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Gov. Rick Snyder’s chief of staff in mid-July asked state Treasurer Kevin Clinton to review the “investment value” of state prison food vendor Aramark, according to an email released Thursday by liberal group Progress Michigan.

“They don’t have have to do anything fancy, we just need to get an assessment of Aramark’s value, especially in light of the recent controversies,” Chief of Staff Dennis Muchmore wrote in an email to Clinton that Progress Michigan obtained under a Freedom of Information request.

In late July, Snyder announced the administration would continue the Aramark contract, but under an agreement in which the company agreed to pay a $200,000 penalty and allow the selection of an independent overseer to monitor $145 million food service contract that began in December.

Other problems have included reports of drug smuggling by two Aramark employees, food shortages, too-close relations between workers and inmates and maggot infestations.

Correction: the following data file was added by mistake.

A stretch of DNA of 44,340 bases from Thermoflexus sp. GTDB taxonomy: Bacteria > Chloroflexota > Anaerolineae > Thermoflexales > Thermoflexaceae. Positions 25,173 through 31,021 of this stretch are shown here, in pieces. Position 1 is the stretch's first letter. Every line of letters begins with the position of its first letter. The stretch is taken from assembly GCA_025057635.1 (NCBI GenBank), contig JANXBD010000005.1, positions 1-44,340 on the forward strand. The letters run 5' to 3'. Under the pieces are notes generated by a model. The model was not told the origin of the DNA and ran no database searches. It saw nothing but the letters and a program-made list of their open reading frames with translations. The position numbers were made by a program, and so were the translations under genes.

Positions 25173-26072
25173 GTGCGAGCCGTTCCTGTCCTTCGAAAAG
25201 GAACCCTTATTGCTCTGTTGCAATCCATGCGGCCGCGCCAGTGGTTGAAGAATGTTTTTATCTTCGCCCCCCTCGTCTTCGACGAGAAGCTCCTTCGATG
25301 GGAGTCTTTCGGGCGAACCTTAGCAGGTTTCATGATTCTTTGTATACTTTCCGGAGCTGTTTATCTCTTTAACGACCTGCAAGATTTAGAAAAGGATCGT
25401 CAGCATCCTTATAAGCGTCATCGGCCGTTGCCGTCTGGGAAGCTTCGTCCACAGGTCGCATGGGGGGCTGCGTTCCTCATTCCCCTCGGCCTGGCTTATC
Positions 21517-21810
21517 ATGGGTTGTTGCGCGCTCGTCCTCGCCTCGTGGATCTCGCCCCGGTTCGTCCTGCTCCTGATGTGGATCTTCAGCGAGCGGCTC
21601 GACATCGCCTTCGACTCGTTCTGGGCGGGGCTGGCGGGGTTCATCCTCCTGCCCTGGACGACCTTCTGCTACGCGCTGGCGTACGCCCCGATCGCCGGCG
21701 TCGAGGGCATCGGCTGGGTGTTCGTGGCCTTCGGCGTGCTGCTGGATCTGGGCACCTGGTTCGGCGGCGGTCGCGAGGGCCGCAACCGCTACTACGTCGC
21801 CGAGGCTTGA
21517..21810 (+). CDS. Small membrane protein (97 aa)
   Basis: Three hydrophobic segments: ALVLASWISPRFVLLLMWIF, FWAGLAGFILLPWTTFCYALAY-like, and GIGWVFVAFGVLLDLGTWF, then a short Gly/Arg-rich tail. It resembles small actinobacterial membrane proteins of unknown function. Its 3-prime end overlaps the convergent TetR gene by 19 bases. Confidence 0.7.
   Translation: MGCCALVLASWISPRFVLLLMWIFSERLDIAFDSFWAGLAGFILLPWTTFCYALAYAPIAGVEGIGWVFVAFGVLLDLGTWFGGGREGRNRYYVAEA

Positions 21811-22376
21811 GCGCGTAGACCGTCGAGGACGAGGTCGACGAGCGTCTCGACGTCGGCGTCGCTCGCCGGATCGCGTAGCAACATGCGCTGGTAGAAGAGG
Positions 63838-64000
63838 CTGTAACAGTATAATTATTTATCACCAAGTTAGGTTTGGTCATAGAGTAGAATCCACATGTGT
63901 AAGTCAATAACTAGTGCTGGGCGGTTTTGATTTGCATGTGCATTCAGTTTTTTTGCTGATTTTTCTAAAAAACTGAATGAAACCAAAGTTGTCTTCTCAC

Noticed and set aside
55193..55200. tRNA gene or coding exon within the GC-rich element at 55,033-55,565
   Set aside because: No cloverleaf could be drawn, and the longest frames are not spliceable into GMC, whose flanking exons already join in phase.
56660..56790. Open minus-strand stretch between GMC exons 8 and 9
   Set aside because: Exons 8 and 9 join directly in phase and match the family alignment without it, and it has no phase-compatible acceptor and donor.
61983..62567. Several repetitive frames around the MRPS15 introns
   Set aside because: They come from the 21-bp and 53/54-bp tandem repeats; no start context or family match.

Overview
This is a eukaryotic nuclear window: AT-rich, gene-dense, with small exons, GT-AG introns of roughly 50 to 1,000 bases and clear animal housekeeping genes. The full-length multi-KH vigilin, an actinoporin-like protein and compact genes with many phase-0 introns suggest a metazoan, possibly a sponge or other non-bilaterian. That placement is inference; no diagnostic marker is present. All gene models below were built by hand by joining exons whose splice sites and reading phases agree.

Progress Michigan accused the Snyder administration about being more concerned about Aramark than the state’s taxpayers.

“This email shows that his administration is concerned with what’s best for the investment value of Aramark,” said Lonnie Scott, executive director of Progress Michigan.

The Snyder administration countered that the group is aligned with the Democratic Party and “is throwing around wild, baseless allegations that are utterly without merit.”

“It’s our responsibility, and part of our due diligence, to check the financial condition of a company with a multi-year contract with the state, particularly if we need to determine whether the company has the resources to correct problems that the administration has identified,” spokesman Dave Murray said Thursday.

The Corrections Department indicated drug smuggling has happened with prison employees as well. Since Jan. 1, 2012, 10 state employees have lost their jobs for trying to smuggle contraband into state prisons, Marlan said.

Every new incident has prompted Democrats to urge Snyder to cancel the deal and restore the 370 state employees who were laid off. The governor has defended staying with the Philadelphia-based food vendor by arguing the state is on track to save $14 million a year through privatization.

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